More Tender, than Sweet: New Book by Rutgers-Camden Poet a Line Drive to Where it Matters

More Tender, than Sweet: New Book by Rutgers-Camden Poet a Line Drive to Where it Matters



Sweet Spot

CAMDEN – No human lives without experiencing some kind of trauma. Rutgers–Camden poet J.T. Barbarese contends that pain is precisely why we create art.  Be it as widely significant as war or as everyday as loss or perhaps someone else’s suffering altogether, trauma marks moments the writer simply cannot ignore. Just as a baseball player must connect with “the sweet spot” to knock out a hit, a poet must tap into that tender place of trauma to launch a poem.

Sweet Spot (Northwestern University Press, 2012),  Barbarese’s fifth book of poetry summons a baseball term, and indeed the title poem references his first hit – on the field and off – but the collection of 48 poems draws connections to much more:  history, mythology, memory, and of course sexuality. While each poem drives toward its emotional center, the book is also firmly rooted in local landscapes: Walnut Street, Chestnut Street, City Line Avenue, the El, a South Jersey little league field.  

The associate professor of English at Rutgers–Camden says writing about the region, where he was raised and resided for decades, is more evident in this book because of his recent move to Somerset, New Jersey.

“As you get older, you watch places vanish. Where are they going to be without you remembering them?” he cautions. “These places have become even more important to me now, because I don’t live there anymore.”

J.T. Barbarese
Credit: Mark McCarron

Barbarese’s poems arise from his actual life, which happens to be significantly tied to the region, even if what prompts him to write happened in mere seconds, some decades ago.

From his stroll through Philadelphia that resulted in his literal arriving, by accident, inside someone’s living room in “Walking Cross Town,” to remembering how he learned of JFK’s assassination during a St. Joe’s Prep football rally in “The Nine Rings of JFK” to his real-life neighbor – and famed war hero - “Wild Bill” Guarnere in “Ares,” Barbarese writes what he knows and is grateful for his “luck.”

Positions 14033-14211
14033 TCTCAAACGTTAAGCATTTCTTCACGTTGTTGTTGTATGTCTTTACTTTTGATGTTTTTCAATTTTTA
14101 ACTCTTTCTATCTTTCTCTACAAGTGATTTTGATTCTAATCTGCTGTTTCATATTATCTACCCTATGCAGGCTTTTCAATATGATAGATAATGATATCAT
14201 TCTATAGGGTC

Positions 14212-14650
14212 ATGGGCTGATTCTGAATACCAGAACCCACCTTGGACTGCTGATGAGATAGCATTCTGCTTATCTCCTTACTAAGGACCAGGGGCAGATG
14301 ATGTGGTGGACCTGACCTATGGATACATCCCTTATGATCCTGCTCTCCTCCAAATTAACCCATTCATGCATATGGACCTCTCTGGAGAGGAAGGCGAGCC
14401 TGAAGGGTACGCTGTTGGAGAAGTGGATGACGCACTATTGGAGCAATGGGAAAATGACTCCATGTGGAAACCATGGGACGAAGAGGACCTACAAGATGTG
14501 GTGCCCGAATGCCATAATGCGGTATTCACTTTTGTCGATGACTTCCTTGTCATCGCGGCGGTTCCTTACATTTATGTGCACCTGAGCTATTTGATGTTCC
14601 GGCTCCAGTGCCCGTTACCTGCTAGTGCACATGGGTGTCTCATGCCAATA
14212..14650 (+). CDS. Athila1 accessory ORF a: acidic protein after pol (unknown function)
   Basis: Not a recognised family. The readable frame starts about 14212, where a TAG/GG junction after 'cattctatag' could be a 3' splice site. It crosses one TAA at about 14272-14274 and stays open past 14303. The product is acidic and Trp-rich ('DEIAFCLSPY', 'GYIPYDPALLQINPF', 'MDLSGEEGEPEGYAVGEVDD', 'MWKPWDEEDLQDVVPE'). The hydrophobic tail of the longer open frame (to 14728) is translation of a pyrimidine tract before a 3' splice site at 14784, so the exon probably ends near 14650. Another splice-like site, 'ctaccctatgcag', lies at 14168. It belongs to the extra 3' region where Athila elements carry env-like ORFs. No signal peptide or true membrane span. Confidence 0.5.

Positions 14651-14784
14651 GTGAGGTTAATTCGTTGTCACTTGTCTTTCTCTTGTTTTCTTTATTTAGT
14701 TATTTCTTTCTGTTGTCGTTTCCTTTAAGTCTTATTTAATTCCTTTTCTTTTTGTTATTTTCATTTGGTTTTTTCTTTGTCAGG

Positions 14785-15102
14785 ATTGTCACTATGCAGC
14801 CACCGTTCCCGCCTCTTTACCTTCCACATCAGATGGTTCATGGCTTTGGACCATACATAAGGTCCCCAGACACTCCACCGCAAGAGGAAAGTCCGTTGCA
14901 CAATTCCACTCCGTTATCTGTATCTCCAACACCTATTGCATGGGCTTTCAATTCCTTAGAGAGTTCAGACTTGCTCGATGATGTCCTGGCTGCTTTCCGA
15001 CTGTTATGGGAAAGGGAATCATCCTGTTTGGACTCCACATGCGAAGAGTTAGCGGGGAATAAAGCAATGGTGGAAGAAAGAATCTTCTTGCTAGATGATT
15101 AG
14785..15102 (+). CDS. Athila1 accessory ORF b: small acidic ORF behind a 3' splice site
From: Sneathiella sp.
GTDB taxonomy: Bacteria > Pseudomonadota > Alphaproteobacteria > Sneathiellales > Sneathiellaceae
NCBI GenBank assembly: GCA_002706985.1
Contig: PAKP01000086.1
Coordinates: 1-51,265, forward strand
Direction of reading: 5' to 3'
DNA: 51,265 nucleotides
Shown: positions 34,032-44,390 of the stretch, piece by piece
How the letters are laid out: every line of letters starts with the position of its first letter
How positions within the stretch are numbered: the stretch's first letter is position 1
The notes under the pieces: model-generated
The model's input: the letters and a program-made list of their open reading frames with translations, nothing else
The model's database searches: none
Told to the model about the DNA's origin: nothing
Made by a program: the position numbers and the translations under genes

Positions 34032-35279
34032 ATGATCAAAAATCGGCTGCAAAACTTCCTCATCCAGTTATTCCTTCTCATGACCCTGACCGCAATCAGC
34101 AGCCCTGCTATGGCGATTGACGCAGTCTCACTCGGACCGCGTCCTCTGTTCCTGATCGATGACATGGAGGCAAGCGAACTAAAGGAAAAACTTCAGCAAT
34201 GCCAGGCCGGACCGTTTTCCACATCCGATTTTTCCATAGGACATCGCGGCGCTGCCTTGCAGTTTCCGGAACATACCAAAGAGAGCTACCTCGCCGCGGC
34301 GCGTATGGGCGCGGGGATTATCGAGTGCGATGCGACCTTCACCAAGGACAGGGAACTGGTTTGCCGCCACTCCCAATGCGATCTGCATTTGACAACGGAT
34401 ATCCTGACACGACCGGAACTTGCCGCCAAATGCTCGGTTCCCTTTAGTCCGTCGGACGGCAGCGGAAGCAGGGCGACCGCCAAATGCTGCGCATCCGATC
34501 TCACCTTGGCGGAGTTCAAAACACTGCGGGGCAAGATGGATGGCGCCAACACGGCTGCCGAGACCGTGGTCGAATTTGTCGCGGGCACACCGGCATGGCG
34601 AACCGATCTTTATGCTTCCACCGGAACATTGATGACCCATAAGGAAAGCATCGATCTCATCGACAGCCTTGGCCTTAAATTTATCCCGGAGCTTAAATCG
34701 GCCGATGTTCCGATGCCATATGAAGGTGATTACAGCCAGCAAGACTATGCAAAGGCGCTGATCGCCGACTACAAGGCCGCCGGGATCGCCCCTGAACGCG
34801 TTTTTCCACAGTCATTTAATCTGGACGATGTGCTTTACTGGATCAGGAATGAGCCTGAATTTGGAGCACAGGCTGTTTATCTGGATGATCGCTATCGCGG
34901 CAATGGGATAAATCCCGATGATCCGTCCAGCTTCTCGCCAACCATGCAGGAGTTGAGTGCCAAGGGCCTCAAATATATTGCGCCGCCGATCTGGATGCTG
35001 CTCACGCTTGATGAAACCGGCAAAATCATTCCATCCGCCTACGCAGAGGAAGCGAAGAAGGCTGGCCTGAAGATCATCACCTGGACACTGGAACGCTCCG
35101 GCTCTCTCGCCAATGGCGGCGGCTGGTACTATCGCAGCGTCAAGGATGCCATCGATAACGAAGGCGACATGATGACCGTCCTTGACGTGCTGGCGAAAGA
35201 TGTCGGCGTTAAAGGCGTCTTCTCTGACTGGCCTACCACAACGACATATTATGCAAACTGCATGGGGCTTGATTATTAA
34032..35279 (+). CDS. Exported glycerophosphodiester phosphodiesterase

“[Poetry] has to emerge organically from your own experience. A poem itself becomes an experience of duration, a recreation of time,” he adds.

Luckier still, Barbarese’s experiences include glimpses of the mythic, like when goddesses appear to him in everyday life of which he writes in “Isis” and “Persephone.”

“We can have a particular experience and see a beautiful girl and it’s Athena…That’s how gods and goddesses emerged in literature, as projections of our own deepest needs,” says Barbarese, the recipient of two Pennsylvania Council on the Arts Poetry Fellowships.

The editor of StoryQuarterly, the literary magazine founded in 1975 and has featured the work of New York Times best-selling authors and Pulitzer Prize winners, Barbarese recently published a new edition of the publication from its home in Rutgers–Camden.

He is also the author of the books of poetry A Very Small World (Orchises, 2005) The Black Beach (University of North Texas, 2005), which was awarded the Vassar Miller Prize, New Science (University of Georgia Press, 1989), and Under the Blue Moon (University of Georgia Press, 1985). In addition, Barbarese, who also publishes short stories and critical essays, translated Euripides’ The Children of Heracles (University of Pennsylvania Press, 1999).

Barbarese teaches undergraduate and graduate courses at Rutgers–Camden, including writing workshops in the Rutgers–Camden MFA in Creative Writing Program. Courses he’s taught over the years include: “10 Books I Should Have Read By Now,”  “The Modern American Novel: Wharton to DeLillo,” and “British and American Romanticism.”

Media Contact: Cathy K. Donovan
(856) 225-6627
E-mail: catkarm@camden.rutgers.edu